EssoEssex OP t1_isrojpl wrote

>The change applies to survivors who -- because of bans before a Supreme Court ruling that year making gay marriage a constitutional right -- weren't wed long enough before their spouse died to qualify for benefits under the previous policy.
>"VA is closing a gap in benefits for surviving spouses of LGBTQ+ veterans, righting a wrong that is a legacy of the discriminatory federal ban on same-sex marriages," VA Secretary Denis McDonough said in a statement Oct. 13. "It is VA's mission to serve all veterans -- including LGTBQ+ veterans -- as well as they've served our country, and this decision is a key part of that effort."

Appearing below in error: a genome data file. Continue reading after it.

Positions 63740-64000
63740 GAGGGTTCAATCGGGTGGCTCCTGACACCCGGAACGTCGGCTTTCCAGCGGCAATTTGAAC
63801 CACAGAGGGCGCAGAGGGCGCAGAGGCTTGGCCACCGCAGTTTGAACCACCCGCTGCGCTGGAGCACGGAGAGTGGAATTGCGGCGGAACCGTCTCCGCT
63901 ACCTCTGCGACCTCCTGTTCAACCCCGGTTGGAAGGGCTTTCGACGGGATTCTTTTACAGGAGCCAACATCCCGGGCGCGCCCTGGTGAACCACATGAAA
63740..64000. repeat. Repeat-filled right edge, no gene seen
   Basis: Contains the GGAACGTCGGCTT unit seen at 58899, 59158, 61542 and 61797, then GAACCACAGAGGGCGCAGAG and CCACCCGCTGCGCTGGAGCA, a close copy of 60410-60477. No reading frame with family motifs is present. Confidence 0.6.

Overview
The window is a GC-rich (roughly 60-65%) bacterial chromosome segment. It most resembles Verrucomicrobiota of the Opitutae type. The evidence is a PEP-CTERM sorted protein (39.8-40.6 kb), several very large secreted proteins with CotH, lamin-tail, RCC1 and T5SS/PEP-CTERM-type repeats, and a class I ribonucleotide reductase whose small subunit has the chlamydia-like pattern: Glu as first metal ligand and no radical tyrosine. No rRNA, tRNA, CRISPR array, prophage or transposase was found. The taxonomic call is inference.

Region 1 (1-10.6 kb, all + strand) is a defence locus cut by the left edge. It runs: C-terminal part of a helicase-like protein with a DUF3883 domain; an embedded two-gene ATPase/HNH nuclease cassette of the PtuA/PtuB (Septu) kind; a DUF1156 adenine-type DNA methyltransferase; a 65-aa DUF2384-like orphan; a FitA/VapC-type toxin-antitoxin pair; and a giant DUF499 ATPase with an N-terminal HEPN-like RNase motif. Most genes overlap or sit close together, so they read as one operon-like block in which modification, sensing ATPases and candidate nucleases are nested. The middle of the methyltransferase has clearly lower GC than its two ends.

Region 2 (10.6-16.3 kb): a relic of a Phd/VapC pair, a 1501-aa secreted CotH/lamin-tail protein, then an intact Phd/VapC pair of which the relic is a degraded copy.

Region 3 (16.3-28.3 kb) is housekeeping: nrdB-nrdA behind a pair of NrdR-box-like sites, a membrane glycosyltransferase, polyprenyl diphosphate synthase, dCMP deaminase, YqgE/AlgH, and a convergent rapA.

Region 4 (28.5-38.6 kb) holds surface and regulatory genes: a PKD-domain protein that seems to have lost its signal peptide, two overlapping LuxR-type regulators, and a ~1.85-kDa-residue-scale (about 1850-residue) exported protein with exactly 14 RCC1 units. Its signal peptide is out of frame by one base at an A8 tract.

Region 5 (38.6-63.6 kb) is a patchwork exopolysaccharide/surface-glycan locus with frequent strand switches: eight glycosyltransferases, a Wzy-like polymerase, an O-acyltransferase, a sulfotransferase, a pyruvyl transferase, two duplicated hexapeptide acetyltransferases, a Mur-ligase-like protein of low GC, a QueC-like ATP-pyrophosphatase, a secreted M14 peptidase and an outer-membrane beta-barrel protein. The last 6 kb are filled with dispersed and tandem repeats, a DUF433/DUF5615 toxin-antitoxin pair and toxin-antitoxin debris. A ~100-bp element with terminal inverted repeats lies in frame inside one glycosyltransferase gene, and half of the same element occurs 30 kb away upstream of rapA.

Between 1993 and 2011, an estimated 14,000 U.S. troops were discharged other-than-honorably because of sexual orientation; just imagine all the gay soldiers that made it through without getting outed. Post-Don't Ask Don't Tell, we know it's roughly 6% of the whole military, and probably was before it, too. In between 2001 and 2011, over 7,000 U.S. soldiers died in Iraq and Afghanistan. Six percent of that is at least four hundred; and it's great their service is being recognized.